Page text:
The first step to creating a comfortable and welcoming recording environment is to find a quiet and isolated space where you can record without interruptions, background noise, or echoes. Ideally, you want a room with soft surfaces, such as carpets, curtains, or furniture, that can absorb sound and reduce reverberation. You also want to avoid windows, doors, or vents that can let in unwanted sounds from outside or inside your building.

You will also need a headset to monitor your audio and avoid feedback. The acoustic isolation of headphones allows you to listen to a monitor mix at a comfortable volume, with improved fidelity and dynamic range.

The final step is to set up equipment such as instrument cables, stands, or a pop filter and test your sound before recording. It is always wise to sound-check. Even with the best tech, issues can happen. Ensuring you have backups is essential, but always sound check to ensure your levels are good.

Recording Process

Going through the above steps before recording will only help elevate your recording experience and ensure that the end product is something you are delighted with. Now, let’s get to the fun part and get to recording!

Step 1: Navigating the GarageBand Interface

The GarageBand interface is designed to provide a user-friendly and intuitive environment for creating music. Before starting recording, you need to identify the main recording controls. Garageband offers a built-in tuner, metronome, and a variety of audio effects and processors to enhance your music.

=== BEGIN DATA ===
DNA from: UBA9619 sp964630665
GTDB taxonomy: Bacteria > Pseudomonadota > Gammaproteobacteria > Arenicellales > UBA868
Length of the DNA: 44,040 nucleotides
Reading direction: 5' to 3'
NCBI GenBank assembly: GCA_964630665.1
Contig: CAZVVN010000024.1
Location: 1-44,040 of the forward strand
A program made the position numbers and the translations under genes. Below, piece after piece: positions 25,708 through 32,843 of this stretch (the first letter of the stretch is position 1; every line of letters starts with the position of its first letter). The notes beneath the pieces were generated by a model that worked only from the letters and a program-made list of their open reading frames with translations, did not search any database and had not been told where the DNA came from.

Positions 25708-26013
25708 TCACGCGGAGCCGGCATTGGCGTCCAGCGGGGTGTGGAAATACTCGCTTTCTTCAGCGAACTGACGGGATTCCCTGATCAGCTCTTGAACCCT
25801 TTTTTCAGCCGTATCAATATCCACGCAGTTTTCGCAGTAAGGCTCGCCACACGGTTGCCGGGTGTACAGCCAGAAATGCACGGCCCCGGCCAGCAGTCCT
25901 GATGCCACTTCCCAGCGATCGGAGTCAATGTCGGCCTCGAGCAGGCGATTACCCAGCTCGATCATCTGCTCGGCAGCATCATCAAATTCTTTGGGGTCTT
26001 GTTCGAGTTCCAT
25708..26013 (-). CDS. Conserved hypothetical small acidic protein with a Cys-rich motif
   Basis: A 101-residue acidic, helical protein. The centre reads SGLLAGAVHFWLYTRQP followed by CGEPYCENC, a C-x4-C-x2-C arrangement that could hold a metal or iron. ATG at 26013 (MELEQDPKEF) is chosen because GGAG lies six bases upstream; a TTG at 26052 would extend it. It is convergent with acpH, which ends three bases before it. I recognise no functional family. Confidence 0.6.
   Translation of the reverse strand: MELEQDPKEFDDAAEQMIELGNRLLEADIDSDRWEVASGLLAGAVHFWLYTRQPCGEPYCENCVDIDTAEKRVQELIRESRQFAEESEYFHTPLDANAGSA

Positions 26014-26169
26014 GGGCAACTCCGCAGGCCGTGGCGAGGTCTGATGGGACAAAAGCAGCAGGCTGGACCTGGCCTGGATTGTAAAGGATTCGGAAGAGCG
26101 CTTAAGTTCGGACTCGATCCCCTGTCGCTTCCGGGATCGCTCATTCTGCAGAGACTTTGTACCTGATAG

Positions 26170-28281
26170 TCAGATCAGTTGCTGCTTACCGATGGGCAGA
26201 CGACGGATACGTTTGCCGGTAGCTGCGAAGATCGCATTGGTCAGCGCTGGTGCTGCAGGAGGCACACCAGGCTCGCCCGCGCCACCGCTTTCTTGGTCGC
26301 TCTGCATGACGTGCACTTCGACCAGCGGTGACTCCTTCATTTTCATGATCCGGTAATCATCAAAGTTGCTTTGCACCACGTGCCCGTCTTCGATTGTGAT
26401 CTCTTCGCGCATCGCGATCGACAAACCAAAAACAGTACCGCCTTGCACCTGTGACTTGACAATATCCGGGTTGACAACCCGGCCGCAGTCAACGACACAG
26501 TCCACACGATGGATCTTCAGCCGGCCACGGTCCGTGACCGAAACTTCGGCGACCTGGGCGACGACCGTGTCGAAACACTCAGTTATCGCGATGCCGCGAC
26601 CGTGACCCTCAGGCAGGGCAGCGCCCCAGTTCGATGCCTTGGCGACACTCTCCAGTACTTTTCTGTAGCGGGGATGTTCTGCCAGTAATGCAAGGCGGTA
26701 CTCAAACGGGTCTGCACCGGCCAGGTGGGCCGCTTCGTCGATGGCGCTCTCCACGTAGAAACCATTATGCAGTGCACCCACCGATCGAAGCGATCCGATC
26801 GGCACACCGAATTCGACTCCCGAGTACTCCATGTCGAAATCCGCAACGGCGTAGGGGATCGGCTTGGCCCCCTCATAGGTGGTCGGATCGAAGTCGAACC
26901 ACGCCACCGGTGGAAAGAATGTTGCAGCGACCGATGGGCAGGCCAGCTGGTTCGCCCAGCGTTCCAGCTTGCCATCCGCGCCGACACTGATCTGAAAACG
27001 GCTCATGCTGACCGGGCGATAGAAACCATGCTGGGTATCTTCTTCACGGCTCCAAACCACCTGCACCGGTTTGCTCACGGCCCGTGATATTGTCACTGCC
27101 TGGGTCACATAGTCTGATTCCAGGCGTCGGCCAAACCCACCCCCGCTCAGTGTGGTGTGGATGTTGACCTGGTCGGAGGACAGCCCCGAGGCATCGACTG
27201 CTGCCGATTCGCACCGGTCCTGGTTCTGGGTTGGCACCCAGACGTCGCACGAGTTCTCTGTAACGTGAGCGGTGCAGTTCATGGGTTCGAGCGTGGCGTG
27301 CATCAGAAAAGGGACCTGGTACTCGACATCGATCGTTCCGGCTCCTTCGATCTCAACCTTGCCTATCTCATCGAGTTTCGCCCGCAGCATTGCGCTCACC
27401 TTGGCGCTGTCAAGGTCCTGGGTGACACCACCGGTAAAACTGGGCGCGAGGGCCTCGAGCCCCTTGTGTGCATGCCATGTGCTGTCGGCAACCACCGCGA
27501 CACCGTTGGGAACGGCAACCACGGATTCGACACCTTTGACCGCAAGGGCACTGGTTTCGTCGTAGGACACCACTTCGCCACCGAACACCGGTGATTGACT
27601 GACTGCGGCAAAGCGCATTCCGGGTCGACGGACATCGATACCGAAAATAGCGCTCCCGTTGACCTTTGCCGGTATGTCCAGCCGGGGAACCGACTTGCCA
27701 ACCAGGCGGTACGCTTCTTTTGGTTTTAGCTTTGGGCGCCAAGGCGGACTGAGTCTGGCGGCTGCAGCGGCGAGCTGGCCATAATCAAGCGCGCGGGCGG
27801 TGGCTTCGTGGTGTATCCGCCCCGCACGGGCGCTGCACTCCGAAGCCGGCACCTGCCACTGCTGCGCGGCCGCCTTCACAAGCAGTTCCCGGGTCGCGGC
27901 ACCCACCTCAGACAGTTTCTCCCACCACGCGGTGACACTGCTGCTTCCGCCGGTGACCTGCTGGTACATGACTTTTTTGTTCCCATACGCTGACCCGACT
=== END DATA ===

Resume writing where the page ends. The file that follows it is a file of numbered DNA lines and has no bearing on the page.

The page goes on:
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The main window displays tracks horizontally, where you can add and edit different types of tracks, such as audio, MIDI, and virtual instruments. The toolbar at the top of the window provides easy access to various tools and functions. Here, you can find the recording, editing, and mixing controls.

Step 2: Starting Your Recording

There are stop, play, and playback/forward buttons on the top of the GarageBand window. The last button next to these buttons is a red dot that is your record button. You can click on this button to start recording your audio. Clicking the same button will stop the recording.

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The duration of that period before beginning recording can be set in bars or beats (count-in) or seconds (pre-roll).

Count-in is how many measures you will get a metronome tick sound before playback or recording starts. Count-in does not have monitoring, so anytime only count-in is selected, nothing will be heard during the count-in, even if it is counting in over existing items.

Pre-roll is how many measures you will get the current media playing back before the cursor position begins playing back or recording. The advantage of pre-roll over counting is that it has monitoring.

After you’ve picked whether you’re counting in or using a pre-roll, or both, you’re all set to start performing your recording! Be sure there isn’t any noise in the background causing disruptions, and take your time. 

Step 3: Overdubbing and Layering Tracks

You can add additional layers of instruments or vocals to create complete compositions and collaborate with your friends or other musicians on the same project. Garageband also has an expansive spectrum of effects and controls to manipulate your sound, including reverb, chorus, distortion, and so on.

Recording to more than one audio track at a time allows you to record several instruments simultaneously. Using the count-in feature can also be helpful for accurate layering.

Step 4: Editing and Refining Your Recordings